News - Hyundai
Hyundai teams with Aurora for autonomous tech
New fuel-cell EV to test self-driving systems as Hyundai teams with Aurora
5 Jan 2018
By TUNG NGUYEN
HYUNDAI Motor Company has partnered with self-driving technology experts Aurora to advance its autonomous vehicle systems, aiming to bring a Level 4-ready car into showrooms by 2021.
However, before the brand’s first self-driving vehicles can hit the market, Hyundai will first test the new technologies in a bespoke version of the already-revealed – but yet-to-be-named – new-generation hydrogen fuel-cell electric vehicle (FCEV) that will be christened at next week’s Consumer Electronics Show (CES) in Las Vegas.
The new hydrogen-powered SUV will also debut Hyundai’s next-generation Advanced Driver Assistance System (ADAS), as well as the artificial intelligence-driven Intelligent Personal Cockpit that can listen to voice commands and read occupants vital signs to tweak vehicle comfort settings.
According to Hyundai, “the fuel-cell powertrain will offer an ideal platform to implement autonomous driving technologies, which requires a massive amount of power to support the large amount of data communication as well as the operation of hardware such as sensors”.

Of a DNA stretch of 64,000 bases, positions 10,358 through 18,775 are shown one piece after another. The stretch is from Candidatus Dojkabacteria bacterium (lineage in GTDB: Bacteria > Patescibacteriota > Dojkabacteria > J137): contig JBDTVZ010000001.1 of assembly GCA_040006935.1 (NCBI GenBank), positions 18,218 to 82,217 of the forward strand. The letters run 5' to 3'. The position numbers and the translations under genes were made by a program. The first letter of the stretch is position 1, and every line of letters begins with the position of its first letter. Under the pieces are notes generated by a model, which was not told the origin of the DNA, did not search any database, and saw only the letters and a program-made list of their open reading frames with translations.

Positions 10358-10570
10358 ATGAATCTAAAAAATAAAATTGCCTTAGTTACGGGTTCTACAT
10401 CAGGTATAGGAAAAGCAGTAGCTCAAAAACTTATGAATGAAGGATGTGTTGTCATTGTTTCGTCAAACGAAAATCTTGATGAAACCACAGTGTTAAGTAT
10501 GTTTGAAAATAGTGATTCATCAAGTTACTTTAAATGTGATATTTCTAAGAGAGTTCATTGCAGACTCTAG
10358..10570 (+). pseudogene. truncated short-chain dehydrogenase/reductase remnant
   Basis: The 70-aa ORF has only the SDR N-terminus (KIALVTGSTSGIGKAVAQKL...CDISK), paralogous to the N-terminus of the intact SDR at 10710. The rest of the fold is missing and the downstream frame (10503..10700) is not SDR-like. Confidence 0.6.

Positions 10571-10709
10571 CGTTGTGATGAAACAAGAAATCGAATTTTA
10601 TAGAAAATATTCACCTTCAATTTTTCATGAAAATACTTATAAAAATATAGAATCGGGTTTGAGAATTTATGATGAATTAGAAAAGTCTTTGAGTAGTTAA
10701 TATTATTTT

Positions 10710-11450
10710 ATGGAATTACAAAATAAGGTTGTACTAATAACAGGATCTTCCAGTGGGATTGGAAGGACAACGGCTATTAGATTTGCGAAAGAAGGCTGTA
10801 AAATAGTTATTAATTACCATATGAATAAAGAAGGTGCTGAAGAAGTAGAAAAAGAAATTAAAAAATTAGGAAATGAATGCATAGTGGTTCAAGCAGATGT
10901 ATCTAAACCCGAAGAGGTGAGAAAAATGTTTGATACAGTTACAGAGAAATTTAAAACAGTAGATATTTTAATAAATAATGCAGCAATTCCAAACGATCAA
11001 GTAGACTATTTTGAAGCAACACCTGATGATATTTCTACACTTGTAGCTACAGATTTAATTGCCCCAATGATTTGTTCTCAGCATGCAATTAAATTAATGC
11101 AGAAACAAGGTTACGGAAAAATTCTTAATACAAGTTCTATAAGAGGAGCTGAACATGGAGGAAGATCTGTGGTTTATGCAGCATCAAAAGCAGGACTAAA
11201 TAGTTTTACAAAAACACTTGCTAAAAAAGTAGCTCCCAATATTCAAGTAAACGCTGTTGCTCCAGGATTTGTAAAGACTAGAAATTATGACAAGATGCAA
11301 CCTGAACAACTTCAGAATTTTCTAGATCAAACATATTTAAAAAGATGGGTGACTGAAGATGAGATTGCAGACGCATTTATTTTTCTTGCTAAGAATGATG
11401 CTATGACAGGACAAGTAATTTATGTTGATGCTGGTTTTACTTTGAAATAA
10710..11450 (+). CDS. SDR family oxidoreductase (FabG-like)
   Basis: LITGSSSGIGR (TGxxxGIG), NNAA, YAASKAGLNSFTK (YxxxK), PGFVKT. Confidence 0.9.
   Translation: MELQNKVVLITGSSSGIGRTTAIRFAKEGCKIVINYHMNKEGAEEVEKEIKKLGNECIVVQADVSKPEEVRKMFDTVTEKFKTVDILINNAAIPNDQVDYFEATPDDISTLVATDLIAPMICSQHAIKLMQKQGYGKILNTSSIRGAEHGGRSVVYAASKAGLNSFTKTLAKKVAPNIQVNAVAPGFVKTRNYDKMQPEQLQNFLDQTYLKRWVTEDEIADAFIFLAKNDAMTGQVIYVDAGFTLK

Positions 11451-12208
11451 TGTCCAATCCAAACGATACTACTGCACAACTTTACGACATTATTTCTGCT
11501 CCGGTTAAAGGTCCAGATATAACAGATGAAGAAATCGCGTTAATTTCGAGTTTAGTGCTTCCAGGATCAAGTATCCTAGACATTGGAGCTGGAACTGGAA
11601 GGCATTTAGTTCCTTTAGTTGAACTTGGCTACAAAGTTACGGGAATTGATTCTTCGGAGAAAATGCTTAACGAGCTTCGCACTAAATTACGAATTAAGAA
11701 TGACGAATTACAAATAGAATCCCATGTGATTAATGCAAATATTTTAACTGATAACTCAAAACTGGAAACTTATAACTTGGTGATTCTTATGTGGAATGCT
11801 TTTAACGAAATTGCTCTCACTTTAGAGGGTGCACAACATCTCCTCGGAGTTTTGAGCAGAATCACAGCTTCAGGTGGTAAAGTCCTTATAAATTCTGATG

In announcing the team-up, both Hyundai and Aurora said the first hurdle to tackle would be the development of appropriate hardware and software to support Level 4 autonomous systems, as well as the back-end data processing and servicing required.
According to the Society of Automotive Engineers (SAE), Level 4 autonomy is defined as a vehicle that can operate without driver input under certain conditions.
Vehicles such as the Tesla Model S and incoming Audi A8 are capable of Level 3 autonomy, allowing hands-free driving in highway conditions, but still require the driver to be alert to take the wheel when required.
Hyundai Motor vice chairman Woon Chul Yang said the tie-up with Aurora would accelerate its self-driving vehicle ambitions.
“We know the future of transportation is autonomous, and autonomous driving technology needs to be proven in the real-world to accelerate deployment in a safe and scalable manner,” he said.
“Combining our advanced vehicle technology that embeds the latest safety features with Aurora’s leading suite of Level 4 autonomous technology will advance this revolution in mobility with Hyundai in a leadership position.”
Hyundai is expected to begin testing the new autonomous technologies in pilot cities later this year.
At last year’s CES, Hyundai used a fleet of self-driving Ioniq vehicles to ferry participants around the show.
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